InclusionThe Macroeconomic Agenda For the New Government

Free Cash Transfer Shows Failure of Government Policy Reforms

During this election all political parties have promised to dole out free cash. Narendra Modi government has implemented a scheme to give R6,000 cash per year to farmers who have land holding upto 2 hectares. Congress party has promised to give R72,000 annually to poorest 20 per cent families. According to Ajay Vir Jakhar, Chairman, Bharat Krishak Samaj, the move to provide free cash shows that the government has failed to properly implement the social security schemes.

“When the government decides to do a cash transfer it is an acknowledgement of failure of policy reforms. So you are trying to compensate the policy induced losses that farmers have had,” said Jakhar.

He further added that the cash transfer schemes are not inclusion schemes, as all the schemes seek to exclude people based on certain criterion. “Cash transfer schemes are not inclusion schemes. They are exclusion schemes. Because you always try to exclude people to reduce the amount of money required,” Jakhar said.

He said indications are that the government would phase out other support schemes to farmers and focus on just the cash transfers. The biggest risk is that it would make farmers vulnerable to inflation risk.

At present, the government provides support to farmers through various schemes including subsidies on fertilizers, water and electricity and assuring Minimum Support Price (MSP) for major produce. These schemes insulate farmers from the shock of market forces.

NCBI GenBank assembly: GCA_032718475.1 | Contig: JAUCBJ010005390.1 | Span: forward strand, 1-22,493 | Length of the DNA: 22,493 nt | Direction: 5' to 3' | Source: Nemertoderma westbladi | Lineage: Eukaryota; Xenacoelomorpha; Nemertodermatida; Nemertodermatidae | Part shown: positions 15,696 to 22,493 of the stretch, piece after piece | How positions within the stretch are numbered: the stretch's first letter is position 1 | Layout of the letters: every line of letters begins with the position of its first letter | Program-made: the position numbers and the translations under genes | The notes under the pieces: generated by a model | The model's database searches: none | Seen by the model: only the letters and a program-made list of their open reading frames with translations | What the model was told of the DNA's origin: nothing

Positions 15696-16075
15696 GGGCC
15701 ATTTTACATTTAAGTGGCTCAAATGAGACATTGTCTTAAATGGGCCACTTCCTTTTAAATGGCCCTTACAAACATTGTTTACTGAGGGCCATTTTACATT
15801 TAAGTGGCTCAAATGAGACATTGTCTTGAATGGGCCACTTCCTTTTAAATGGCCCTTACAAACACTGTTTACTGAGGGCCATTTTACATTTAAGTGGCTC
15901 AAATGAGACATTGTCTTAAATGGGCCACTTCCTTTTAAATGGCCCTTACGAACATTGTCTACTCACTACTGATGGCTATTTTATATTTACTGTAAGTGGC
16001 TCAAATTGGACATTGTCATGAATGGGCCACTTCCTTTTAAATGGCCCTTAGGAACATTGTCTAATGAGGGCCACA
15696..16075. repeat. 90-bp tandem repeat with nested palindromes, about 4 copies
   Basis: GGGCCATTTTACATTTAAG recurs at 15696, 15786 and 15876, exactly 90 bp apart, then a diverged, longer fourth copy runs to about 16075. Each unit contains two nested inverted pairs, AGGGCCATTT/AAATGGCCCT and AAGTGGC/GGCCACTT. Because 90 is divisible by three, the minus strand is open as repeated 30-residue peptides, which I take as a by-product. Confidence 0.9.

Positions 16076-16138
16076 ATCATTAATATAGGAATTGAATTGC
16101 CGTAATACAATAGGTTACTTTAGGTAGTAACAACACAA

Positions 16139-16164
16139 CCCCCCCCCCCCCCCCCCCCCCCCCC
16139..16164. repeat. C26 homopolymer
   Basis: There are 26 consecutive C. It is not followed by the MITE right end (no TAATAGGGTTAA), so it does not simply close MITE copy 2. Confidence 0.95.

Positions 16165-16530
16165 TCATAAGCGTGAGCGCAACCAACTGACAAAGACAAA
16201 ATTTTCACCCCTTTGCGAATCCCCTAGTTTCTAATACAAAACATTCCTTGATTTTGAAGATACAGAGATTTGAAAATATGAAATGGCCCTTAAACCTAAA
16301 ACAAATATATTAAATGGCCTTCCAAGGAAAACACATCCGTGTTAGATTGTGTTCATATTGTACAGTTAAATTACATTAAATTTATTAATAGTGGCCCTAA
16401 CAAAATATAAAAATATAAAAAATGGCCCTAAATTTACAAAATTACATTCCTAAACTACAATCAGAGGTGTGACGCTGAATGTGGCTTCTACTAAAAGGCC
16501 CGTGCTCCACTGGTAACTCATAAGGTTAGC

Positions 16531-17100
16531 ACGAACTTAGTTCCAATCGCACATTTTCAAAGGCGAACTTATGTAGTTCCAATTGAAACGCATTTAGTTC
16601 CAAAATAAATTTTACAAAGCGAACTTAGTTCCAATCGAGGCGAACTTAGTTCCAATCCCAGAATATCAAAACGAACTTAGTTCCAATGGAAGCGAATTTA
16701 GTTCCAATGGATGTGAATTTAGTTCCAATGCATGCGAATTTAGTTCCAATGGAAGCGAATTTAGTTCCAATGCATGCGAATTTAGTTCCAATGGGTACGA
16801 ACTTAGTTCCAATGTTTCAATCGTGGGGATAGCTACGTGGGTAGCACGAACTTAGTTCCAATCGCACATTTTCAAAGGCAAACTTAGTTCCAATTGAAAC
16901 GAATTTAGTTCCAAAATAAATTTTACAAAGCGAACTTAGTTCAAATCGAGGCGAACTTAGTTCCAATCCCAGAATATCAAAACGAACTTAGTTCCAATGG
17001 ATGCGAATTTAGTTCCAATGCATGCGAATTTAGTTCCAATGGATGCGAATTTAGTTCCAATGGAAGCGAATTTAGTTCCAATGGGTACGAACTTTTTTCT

“When you do cash transfer, you are leaving farmers to market forces which will have a different impact on it,” he said.

Elaborating on the government’s failure to alleviate the miseries of farmers, Jakhar noted that as a result of the government’s focus on food inflation mitigation farmers are not allowed to get fair price for their produce.

On costs involved in the implementation of the cash transfer and farmers support schemes, Jakhar said farmers have not been given their due share as support provided to the farmers are far lower than those given to other segments.

He pointed out that the implementation of the 7th Pay Commission recommendations has put an additional burden of R1.30 lakh crore annually on the exchequer. It has benefited just one crore government employees.

The cash transfer scheme implemented by Modi government called Pradhan Mantri Kisan Samman Nidhi is estimated to benefit 12 crore farmers and would cost the exchequer Rs 75,000 crore.

Ajay Vir Jakhar

Ajay Vir Jakhar is a citrus farmer based in Village: Maujgarh, Tehsil: Abohar, District: Fazilka in Punjab, India. He is member of various co-operatives societies and actively participates in their activities. He is Chairman of Bharat Krishak Samaj (Farmers’ Forum, India) which was formed in 1955 and is a non-political, non-sectarian association of farmers’ advocating for farmer prosperity. He regularly holds seminars and conferences on issues of relevance to the farming community and participates and speaks at various national and international forums. His articles appear regularly in various newspapers and other publications. He is the editor of agriculture magazines: “Farmers’ Forum” and “Krishak Samachar”, targeting farmers, policymakers and others who influence policy in India. Ajay passionately advocates policies for farmer prosperity, self-sustainability and equal opportunities. He enjoys walking and reading.
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